We’ve asked Eleanor a few questions to gain some greater insight into her background, reason for performing and what excites her about her role as Katha.

Is this your first BottledSnail production?

I was a member of the cast for BottledSnail’s production of Parade and a member of the production team for BottledSnail’s 12 Angry Men.

What drew you towards the BottledSnail community?

At first I thought the BottledSnail community might be a sort of sub-community of the legal industry where I could devote some time to an activity that was creative, but quite separate from my professional life in the law.  To the contrary, being involved with BottledSnail has shown me that there is a real depth of support in the legal community for people who want to be creative or try something new.  I’ve found that investing in an activity outside my normal work routine has actually made me feel more engaged with my existing “work world”.

Why did you choose to perform?

I like assisting in telling a story.  I was drawn to the story of Maple & Vine and wanted to be a part of telling the story to people in the legal community and provoking discussion.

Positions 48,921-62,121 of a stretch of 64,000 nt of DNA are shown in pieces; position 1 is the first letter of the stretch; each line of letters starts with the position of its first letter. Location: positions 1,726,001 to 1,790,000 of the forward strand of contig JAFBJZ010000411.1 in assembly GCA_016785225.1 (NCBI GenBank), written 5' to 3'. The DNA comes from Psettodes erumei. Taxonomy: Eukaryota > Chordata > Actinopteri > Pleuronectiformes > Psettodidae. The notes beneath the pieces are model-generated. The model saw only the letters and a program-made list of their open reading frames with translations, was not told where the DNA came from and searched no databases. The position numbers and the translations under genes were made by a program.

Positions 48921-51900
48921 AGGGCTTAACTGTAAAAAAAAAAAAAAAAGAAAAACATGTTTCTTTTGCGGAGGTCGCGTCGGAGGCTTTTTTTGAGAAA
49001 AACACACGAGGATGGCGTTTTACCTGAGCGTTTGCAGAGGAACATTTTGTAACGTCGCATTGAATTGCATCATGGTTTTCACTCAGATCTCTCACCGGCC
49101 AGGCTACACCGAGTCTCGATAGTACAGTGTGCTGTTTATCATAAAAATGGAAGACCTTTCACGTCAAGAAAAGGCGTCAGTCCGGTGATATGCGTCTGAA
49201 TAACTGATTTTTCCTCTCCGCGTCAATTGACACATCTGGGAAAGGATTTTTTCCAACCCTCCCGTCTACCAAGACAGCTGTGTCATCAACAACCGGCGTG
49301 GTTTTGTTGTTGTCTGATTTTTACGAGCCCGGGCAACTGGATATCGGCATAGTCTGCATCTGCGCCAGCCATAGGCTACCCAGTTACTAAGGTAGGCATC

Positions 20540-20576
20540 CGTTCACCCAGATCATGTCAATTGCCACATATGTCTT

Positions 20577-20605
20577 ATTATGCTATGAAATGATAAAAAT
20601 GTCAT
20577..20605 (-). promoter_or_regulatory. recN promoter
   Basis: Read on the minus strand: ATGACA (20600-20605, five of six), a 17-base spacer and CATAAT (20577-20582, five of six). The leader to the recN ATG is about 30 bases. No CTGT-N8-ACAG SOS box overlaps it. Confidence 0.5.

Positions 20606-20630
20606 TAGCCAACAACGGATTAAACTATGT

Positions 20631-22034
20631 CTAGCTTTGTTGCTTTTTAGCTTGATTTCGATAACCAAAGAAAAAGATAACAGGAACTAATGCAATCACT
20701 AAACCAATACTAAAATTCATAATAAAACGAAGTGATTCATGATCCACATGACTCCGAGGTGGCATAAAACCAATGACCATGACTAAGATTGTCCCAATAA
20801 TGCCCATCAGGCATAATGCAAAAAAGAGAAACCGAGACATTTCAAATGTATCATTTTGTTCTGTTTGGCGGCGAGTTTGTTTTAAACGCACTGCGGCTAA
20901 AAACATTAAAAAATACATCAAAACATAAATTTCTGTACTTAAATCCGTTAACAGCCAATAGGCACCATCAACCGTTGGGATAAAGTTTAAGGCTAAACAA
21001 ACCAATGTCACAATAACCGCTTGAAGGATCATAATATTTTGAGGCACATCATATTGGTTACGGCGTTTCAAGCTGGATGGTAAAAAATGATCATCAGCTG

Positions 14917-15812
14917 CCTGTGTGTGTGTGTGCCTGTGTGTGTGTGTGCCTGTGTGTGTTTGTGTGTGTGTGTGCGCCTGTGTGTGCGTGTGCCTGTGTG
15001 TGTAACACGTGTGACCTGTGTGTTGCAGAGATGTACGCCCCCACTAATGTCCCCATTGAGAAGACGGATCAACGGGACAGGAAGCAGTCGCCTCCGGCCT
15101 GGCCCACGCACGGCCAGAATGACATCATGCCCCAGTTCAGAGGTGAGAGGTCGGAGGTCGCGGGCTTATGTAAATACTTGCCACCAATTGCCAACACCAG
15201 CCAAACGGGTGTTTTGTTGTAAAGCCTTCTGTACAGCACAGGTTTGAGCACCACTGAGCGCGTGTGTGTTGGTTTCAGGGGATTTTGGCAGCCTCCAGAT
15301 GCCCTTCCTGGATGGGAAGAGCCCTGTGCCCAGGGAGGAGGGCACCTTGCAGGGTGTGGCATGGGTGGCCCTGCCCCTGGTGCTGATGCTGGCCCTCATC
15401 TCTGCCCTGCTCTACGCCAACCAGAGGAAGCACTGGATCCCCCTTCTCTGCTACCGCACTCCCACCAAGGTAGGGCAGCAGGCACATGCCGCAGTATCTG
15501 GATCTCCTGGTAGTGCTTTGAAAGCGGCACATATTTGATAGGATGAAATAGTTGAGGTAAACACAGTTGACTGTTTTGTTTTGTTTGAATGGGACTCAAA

As you are playing the role of Katha, if you could describe her in one word what would it be?

Relatable.  I don’t think Katha is always likeable but I think parts of her story will strike a chord with the audience.

What excites you about this role and what challenges does it bring?

The role excites me because I think Katha’s story is a vehicle for addressing some broader issues facing my generation and my generation in the legal industry.  I feel challenged by the material though.  Because it’s an important story to tell, there’s a bit riding on the execution!

The play explores a number of themes, what is the most important one for you?

Freedom and the idea that choice can be crippling.  If you grow up being told that you are special and you can do anything you want with your life, how can you be sure that you’ve chosen the best path?

Tickets can be found here: http://mapleandvine.bottledsnail.com/ and the details are: 2-5 December 2015 at 8:00pm, with a matinee on the 5 December 2015 at 2:00pm.

Katie Miller


What are your passions outside of the law?